PINEVILLE, Mo. — With a beautiful piece of land in McDonald County and a family knowledge of “craft distilling,” Tara and Jody Cook decided to take a chance on opening a small distillery business in Pineville, Missouri that would come to be known as Tall Pines Distillery MO.
Opening in January of 2020, Tall Pines became the first legal distillery in McDonald County since the days of prohibition, distilling whiskey, brandy and moonshine.
To quickly start their revenue stream, Tall Pines Distillery MO would get an operating jump start from a distillery in Salisbury, Pennsylvania with a very similar name that was experiencing a lot of regional and national growth: Tall Pines Distillery.
The Cook family said they became interested several years ago in the quality and taste of the products distilled by Tall Pines, and asked if they could make the product at their newly opened Pineville location.
“Tall Pines agreed and so that allowed us to have product when we opened the door. It allowed us to get off the ground sooner because if we would have waited for some of our products that are aging, it could have been four or five years down the road before we would have had something to sell,” said Tara Cook.
And like their namesake, is wasn’t long before Tall Pines Distillery MO began to see growth of their own.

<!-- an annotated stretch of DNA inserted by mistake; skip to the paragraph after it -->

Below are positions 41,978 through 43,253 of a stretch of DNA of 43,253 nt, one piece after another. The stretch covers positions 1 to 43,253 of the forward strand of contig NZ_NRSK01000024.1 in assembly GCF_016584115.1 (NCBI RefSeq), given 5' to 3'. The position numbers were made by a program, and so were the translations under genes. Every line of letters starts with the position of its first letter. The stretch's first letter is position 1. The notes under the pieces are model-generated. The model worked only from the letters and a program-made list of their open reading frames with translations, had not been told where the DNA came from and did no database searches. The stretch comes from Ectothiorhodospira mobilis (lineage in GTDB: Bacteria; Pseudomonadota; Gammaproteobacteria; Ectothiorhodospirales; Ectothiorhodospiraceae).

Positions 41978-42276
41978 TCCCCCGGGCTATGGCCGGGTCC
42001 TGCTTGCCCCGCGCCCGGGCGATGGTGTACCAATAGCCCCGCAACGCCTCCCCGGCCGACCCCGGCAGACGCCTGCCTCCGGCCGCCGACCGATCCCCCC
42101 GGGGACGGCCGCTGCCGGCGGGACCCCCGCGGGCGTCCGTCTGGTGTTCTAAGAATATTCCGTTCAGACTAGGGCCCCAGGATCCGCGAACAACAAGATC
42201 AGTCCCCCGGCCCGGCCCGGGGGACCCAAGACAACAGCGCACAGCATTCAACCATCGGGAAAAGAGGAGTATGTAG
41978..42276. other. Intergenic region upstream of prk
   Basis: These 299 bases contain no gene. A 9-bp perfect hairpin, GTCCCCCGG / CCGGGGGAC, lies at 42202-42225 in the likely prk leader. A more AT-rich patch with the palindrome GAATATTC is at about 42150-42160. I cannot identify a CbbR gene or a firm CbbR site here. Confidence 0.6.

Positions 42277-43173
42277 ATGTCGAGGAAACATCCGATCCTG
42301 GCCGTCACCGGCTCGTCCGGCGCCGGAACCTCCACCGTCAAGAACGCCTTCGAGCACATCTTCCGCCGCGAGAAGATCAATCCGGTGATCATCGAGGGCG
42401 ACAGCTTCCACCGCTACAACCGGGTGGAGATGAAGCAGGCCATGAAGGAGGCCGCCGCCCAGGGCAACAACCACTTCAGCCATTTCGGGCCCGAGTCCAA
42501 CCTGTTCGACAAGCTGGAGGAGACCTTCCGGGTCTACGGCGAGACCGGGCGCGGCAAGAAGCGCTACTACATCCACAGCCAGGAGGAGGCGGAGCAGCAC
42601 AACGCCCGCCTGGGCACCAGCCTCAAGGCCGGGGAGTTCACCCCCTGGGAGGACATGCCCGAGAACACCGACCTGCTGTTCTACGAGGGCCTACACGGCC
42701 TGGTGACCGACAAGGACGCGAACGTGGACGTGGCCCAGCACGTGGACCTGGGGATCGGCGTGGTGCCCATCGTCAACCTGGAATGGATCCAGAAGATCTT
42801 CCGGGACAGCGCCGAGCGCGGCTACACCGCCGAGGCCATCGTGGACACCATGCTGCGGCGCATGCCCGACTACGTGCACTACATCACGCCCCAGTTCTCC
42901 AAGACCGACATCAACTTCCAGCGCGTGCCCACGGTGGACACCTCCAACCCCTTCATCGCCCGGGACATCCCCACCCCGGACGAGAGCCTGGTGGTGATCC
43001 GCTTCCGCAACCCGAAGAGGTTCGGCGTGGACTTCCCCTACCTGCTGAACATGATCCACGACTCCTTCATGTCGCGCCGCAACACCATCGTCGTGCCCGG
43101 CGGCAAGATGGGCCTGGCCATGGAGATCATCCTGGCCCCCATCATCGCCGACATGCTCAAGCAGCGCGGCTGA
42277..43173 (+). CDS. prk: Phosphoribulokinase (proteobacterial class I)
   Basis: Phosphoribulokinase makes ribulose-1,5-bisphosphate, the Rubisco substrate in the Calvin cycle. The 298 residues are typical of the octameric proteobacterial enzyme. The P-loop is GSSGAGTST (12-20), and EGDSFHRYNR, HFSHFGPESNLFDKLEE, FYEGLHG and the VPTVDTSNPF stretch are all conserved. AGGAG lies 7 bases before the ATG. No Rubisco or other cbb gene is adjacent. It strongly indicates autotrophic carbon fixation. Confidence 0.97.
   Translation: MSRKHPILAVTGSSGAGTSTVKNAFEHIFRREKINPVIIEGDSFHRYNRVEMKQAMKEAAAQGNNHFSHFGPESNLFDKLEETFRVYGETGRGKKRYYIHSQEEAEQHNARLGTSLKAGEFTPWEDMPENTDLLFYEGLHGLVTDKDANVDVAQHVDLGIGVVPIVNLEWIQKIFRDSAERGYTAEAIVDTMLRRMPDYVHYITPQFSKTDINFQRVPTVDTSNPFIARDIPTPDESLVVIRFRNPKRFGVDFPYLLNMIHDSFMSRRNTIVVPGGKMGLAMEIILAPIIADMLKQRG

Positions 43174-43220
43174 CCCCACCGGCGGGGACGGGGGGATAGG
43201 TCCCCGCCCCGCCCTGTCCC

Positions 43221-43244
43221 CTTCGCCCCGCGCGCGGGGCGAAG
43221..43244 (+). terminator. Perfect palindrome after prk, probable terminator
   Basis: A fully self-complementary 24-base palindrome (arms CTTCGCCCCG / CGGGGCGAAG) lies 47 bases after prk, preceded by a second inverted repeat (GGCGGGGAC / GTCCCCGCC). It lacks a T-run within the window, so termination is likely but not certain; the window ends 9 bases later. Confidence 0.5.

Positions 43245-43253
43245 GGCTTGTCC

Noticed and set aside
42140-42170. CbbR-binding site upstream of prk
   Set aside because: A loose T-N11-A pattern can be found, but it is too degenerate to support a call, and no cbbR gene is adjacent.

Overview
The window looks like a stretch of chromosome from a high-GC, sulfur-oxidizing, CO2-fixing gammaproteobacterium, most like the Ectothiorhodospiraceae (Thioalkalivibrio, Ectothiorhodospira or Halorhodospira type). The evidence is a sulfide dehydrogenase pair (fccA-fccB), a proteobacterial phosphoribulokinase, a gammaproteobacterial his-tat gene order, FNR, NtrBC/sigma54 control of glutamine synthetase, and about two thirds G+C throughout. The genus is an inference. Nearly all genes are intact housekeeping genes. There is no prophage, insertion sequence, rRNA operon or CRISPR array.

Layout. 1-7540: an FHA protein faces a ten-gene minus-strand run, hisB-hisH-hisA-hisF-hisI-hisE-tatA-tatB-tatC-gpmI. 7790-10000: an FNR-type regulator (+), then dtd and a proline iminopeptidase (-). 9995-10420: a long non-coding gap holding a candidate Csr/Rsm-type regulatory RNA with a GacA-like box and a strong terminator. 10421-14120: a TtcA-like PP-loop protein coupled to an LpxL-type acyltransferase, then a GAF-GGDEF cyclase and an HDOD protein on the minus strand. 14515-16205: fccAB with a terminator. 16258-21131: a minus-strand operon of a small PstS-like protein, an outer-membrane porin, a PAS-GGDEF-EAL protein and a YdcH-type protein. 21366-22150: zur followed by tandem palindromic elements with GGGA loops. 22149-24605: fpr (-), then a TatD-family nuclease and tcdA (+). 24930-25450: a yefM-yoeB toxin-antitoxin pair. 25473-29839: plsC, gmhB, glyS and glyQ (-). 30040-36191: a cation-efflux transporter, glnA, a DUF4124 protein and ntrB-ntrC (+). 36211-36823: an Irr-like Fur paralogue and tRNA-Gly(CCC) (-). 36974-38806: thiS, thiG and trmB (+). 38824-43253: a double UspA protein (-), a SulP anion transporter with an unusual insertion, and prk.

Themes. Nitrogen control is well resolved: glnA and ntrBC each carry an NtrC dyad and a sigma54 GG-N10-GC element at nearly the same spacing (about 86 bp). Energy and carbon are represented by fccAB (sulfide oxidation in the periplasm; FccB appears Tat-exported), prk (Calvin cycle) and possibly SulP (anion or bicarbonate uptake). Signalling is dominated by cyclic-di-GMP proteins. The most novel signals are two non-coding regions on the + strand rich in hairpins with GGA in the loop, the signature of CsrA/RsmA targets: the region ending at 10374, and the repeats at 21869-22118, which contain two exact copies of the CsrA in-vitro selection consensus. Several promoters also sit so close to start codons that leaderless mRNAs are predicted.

“We already realized we should have built the building bigger. When we can get to the point where we can start distributing, we will definitely have to add on, and then we’ll be bringing on employees,” said Tara Cook.
A recent report generated by Report Linker states that an increasing number of consumers globally are looking for new, more exciting spirit offerings, compared to their usual spirit options, therefor pushing the revenue generation in to the craft spirits market.
The craft spirits market is increasingly being benefitted by the growing number of craft spirit distilleries, such as Tall Pines Distillery MO.
According to the American Craft Spirit Association, in 2018, the number of active craft distilleries in the United States grew by 15.5% to 1,835 distilleries.
The report states that a mere 10-years ago, there were just 455 craft distilleries in the United States. In the fall of 2021, there were 2,290 craft distilleries in operation.
Although many of those distilleries were negatively affected by the COVID pandemic, most that are operating today were able to find ways to survive and continue making their products.
For several months, Tall Pines Distillery MO started making a product that became highly sought after.
“To keep our business going, we actually switched to making sanitizer for several regional hospitals, like Mercy in Joplin. That’s what helped us make it through the shutdown time,” said Tara Cook.
Despite a record 56 distillery closures in the U.S. in 2020, the craft segment saw the opening of 33 more distilleries than in 2019. One of those new distilleries to open their doors in 2020: Tall Pines Distillery MO.
In the next four years, the number of new craft distilleries is expected to significant ramp up, with a predicted 265 set to open in 2025 alone.
“Now that the pandemic is over, we’re seeing the business of distilling begin to grow steadily. We’re now doing a lot of marketing to get the word out,” said Cook.